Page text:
Dr. Rami Saade, Assistant Professor, Clerkship Director of Otolaryngology /Program Director of the Otolaryngology Residency and Dr. Krystel Malek, Anesthesiology Instructor
The little boy was our son’s friend from football practice.
We live near the hospital, so when the blast took off and shattered our windows and doors, we made sure that the kids were OK, dropped them off at our neighbors’, and rushed off to the hospital.
While some of the patients recognized us from our social circles, it was hard for us to do the same because of their injuries.
RS: One of the first patients I attended to was a little boy who was brought in unconscious on a wheelchair. I sutured him in the hallway, and moved on to other patients, only to realize later that he was actually my son’s friend. His wounds were so severe that I hadn’t recognized him.
In every OR there were two – sometimes three – patients being operated on simultaneously: on the operating table, stretchers and even wheelchairs. Superficial injuries did not get anesthesia.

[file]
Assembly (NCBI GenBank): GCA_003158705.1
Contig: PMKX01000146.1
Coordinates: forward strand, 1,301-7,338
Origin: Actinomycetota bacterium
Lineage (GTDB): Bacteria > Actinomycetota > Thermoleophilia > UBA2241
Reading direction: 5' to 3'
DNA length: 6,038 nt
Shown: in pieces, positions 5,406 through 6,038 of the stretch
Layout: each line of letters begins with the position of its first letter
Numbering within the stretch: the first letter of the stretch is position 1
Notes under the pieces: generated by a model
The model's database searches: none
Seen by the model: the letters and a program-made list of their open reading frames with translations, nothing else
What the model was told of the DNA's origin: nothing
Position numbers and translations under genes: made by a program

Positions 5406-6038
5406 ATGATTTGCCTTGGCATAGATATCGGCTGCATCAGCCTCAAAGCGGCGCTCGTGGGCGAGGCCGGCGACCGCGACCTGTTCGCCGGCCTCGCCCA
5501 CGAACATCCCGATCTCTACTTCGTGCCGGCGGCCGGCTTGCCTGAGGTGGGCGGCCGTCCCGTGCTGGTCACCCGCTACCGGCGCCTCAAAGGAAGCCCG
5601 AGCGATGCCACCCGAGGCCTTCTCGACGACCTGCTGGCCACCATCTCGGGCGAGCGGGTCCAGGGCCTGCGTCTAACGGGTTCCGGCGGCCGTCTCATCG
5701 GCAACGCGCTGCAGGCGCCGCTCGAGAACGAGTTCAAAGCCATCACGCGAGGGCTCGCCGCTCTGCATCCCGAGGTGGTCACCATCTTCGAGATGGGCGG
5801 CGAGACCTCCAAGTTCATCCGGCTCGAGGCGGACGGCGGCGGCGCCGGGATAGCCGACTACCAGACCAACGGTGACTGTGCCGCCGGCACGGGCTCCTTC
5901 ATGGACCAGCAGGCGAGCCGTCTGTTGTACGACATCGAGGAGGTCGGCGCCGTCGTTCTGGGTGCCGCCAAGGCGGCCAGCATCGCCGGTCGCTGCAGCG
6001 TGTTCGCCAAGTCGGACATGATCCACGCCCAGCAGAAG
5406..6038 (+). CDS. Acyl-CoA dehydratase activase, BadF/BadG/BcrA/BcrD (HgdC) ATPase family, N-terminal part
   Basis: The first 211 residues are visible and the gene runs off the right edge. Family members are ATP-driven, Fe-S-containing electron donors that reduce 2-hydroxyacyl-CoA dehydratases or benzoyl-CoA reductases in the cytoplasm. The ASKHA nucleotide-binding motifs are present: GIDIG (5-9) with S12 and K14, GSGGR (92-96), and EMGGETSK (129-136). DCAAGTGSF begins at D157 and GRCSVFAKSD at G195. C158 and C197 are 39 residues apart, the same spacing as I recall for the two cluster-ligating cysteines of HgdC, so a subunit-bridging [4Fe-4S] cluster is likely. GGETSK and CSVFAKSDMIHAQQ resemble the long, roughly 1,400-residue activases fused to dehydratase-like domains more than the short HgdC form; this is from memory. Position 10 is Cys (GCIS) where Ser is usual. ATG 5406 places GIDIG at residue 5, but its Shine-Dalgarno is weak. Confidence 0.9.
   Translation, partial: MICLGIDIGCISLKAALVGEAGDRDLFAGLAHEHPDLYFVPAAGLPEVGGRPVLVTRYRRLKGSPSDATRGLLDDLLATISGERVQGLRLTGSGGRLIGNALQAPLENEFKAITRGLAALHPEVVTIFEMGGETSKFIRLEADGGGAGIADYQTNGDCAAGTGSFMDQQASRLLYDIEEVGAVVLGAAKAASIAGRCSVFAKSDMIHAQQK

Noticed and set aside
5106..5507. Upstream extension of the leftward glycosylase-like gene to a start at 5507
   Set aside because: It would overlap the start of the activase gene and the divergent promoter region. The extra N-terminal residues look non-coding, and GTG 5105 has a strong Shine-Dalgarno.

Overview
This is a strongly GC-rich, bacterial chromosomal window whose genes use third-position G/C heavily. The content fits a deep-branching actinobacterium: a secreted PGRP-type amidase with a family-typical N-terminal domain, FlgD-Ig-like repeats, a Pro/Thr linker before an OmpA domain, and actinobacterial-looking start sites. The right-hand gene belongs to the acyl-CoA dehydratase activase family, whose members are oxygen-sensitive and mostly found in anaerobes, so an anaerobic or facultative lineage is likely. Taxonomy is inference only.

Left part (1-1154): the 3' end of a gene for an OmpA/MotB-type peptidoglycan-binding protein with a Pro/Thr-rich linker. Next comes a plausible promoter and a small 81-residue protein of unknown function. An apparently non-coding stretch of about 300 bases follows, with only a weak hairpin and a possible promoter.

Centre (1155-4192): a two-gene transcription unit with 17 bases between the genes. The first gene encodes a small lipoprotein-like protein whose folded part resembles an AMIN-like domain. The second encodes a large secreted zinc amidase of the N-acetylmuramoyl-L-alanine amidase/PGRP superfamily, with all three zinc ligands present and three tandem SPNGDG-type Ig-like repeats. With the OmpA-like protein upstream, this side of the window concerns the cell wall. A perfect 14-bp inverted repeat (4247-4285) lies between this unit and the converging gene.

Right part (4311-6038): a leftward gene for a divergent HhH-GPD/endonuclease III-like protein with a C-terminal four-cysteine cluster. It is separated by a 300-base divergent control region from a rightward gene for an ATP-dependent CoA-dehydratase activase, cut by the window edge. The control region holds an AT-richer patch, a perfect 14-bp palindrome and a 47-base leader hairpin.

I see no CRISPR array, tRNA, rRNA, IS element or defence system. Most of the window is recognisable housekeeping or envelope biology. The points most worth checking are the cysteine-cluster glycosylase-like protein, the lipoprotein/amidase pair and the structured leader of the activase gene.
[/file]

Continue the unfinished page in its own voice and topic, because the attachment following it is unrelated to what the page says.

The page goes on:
We were truly overwhelmed but thankfully none of us panicked. The next day was very similar in terms of the number of people that we saw, as we had to call patients back in to go over their fractures again, and attend to less serious wounds that could afford to wait. There were also some critical, lengthy surgeries for head and neck injuries, which had to be scheduled over the weeks that followed.
KM: I was on call that day, and I had just finished duty at the OR, gone back home, and was with my husband [Otolaryngologist Rami Saade] and kids when the blast happened. I coordinated with my sister to pick up the kids from our neighbors’ and followed my husband straight to the hospital.
Naturally, I went to the ER first, where I started helping people with more superficial wounds. As soon as we started receiving more critical cases that required immediate surgery, I moved on to the OR. In the elevator, I was joined by a couple who were taking their son to the OR. I didn’t recognize them at first, but after a second look, I realized that the little boy was my son’s friend from football practice. That moment left me quite shaken, although he was not as critical as other patients we had seen.
Seeing all our colleagues – with no exception – join us that night lifted our spirits. We were short on tools and resources such as stretchers and ventilators, but together we acted fast and collaborated seamlessly. We did well under the circumstances.